Personally, he enjoys the NW with all its amenities and outdoor life. He cares about our community and especially those who served in the military so that we can enjoy our freedoms and quality of life. He views P4Q as a great way to give back to our community and those who served our country. Jon believes transitional services to our homeless veterans is crucial in getting their lives back in order and giving them opportunities for a better life. His life motto is: "The older I get, the more important it's becoming to leave my footprint for good in relieving and healing the pain of the afflicted."
Debbie Swanson is a real estate agent, writer and previous business owner. Her past experience is in restaurant and retail management and spans owning a small kiosk to managing multimillion dollar restaurant operations. From her first taste of entrepreneurship in 1989 she found enjoyment and satisfaction in the hospitality industry.
Debbie owned two homemade ice cream & coffee stores in Savannah, GA from 2005 to 2010 which were deeply rooted in the community, and participated in numerous fundraising efforts for schools, churches and charities as well as local festivals. Living in Savannah also provided her first daily military interaction with families and soldiers, being so close to Fort Stewart.
Debbie credits her compassion to having a wonderful family and parents. Sure there are many, many great causes to support. This particular project is so very important because it has the capability to change homeless veteran’s lives for the better. There’s no denying that they deserve that. The chance to make a difference – that’s the goal, the reason. A Port Angeles resident since early 2015, Debbie looks forward to having a positive impact on what could possibly be the entire county…with an Army veteran dad who would be proud.
Currently a Realtor in Sequim, Debbie is also a member of the Port Angeles Business Association and continuously sees the generosity that both of these cities have. Although she has a passion for travel, she is excited to have chosen to live in Clallam County and experience all of the amazing things it has to offer.
Stephanie Hyatt is a local attorney who specializes in criminal law but is also dedicated to working with nonprofit organizations. She was born and grew up in Port Angeles, Washington, and graduated from Port Angeles High School. She received her Bachelor of Arts in Economics at the University of Washington and her Juris Doctorate from the University of Oregon.
After becoming licensed to practice law in 2014, Stephanie returned to her hometown to open a solo practice. She also serves on the board of the Clallam County Bar Association as the President for 2017, the board of Clallam-Jefferson County Probono Lawyers as the Secretary, and the board of Port Scandalous Roller Derby as the President.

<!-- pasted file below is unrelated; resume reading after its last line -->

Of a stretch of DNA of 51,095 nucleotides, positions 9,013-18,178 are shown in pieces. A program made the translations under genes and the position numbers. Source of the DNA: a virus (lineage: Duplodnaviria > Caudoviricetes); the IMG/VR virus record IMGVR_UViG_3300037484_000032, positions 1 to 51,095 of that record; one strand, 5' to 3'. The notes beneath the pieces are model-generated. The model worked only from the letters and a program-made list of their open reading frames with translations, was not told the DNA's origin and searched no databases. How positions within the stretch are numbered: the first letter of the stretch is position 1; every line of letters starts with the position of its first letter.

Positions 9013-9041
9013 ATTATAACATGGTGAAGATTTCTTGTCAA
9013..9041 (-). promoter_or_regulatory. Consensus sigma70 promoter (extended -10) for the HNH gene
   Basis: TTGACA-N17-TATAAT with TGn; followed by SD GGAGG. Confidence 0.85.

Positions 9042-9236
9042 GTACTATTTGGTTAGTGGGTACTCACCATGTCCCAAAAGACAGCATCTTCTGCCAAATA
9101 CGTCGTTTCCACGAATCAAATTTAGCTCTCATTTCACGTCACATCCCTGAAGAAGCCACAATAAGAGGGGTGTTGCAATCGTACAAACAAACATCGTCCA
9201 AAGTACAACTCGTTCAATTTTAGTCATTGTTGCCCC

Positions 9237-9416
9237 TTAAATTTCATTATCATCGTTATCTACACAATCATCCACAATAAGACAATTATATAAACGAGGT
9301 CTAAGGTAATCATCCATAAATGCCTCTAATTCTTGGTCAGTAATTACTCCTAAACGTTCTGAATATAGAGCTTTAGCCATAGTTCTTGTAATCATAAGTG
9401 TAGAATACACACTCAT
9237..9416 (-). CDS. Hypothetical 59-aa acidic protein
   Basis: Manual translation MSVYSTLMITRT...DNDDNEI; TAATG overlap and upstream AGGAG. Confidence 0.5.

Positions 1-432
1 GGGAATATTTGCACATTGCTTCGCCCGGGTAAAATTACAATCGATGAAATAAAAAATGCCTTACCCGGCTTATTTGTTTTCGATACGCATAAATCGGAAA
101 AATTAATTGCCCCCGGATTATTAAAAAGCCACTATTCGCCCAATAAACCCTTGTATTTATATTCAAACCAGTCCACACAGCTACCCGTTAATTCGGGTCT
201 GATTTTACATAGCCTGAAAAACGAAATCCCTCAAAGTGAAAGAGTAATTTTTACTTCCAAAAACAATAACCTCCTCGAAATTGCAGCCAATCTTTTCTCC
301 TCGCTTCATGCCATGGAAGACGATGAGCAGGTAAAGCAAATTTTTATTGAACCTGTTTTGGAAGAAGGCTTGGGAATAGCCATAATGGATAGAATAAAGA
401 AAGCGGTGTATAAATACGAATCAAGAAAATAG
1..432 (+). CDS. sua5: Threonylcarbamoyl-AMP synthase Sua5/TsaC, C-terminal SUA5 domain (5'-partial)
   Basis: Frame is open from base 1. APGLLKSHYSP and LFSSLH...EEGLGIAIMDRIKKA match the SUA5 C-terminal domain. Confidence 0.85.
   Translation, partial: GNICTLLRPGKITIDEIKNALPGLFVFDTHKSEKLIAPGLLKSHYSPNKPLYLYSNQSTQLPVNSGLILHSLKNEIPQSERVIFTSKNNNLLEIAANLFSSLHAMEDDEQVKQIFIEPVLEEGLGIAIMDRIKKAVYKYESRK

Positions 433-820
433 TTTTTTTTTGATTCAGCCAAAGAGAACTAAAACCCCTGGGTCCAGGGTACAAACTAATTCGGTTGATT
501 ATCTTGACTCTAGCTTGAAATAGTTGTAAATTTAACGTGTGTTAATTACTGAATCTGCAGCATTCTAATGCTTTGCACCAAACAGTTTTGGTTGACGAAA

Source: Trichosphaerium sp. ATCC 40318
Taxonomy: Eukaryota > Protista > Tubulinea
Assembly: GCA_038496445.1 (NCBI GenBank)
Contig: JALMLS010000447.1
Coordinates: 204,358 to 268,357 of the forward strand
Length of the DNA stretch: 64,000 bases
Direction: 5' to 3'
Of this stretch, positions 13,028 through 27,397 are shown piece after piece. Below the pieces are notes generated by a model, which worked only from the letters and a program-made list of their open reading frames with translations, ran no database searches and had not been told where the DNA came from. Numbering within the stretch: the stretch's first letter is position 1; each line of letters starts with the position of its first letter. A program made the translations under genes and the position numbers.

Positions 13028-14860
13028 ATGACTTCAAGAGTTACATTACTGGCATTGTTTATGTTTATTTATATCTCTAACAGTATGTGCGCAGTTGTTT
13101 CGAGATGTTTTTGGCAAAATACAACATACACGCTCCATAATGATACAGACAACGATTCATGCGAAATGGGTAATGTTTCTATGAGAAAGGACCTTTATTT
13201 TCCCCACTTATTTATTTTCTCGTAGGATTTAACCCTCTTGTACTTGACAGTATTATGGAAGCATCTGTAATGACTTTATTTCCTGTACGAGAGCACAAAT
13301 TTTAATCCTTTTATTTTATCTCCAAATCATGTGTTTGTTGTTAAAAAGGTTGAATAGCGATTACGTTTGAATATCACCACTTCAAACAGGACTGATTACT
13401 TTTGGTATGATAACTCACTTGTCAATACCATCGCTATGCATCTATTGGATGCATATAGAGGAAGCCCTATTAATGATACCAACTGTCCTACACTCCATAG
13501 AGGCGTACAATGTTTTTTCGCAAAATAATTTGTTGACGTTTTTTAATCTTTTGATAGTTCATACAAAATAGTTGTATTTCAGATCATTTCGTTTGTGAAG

Jerry L. Stewart
Jerry L. Stewart has been and done many things in his life: Actor, producer, writer, designer, comptroller, risk management specialist, financial aid administrator, operations manager, business owner, brother, son, and partner. His interest and involvement with Pennies for Quarters comes from a deep sense of social justice. What is right is right and what is wrong needs to be changed. While he may not be able to solve all the world’s issues he looks forward to making his own small contribution.
Jerry has known many people who, through no fault of their own or due to personal circumstance, have found themselves homeless. The climb back from that situation can be long and arduous and is seldom achieved without a helping hand or hands. Homeless veterans are an under-served minority within the larger homeless population. Our veterans have sacrificed many things for their country and they deserve better.
Jerry’s father, a first generation American, was the youngest crew member on the USS San Carlos during World War II and his brother served in Viet Nam. When Jerry’s brother returned from Viet Nam, he suffered from both PTSD and substance abuse issues. Without the strong support of his family, he could have easily become one of this country’s homeless veterans.
Jerry looks forward to bringing his knowledge to the aid of Pennies for Quarters and Clallam County’s homeless veteran population.
In the News
Here are several news articles about our projects:
Pennies For Quarters In Escrow For Site – KONP News, March 27, 2017
Pennies for Quarters finds property for tiny homes community to help vets – Peninsula Daily News, March 27, 2017
$10,000 donation to help start Pennies for Quarters’ tiny houses plan for veterans – Peninsula Daily News, Dec. 30, 2016
Pennies For Quarters Receives Substantial Donation – KONP News, Dec. 27, 2016
$10,000 gift kickstarts houses for homeless veterans – King 5 News, Dec. 26, 2016
PABA Hosts Veterans Housing Group – KONP News, Nov. 22, 2016
Pennies for Quarters seeks to build tiny houses for homeless veterans – Peninsula Daily News, Nov. 16, 2016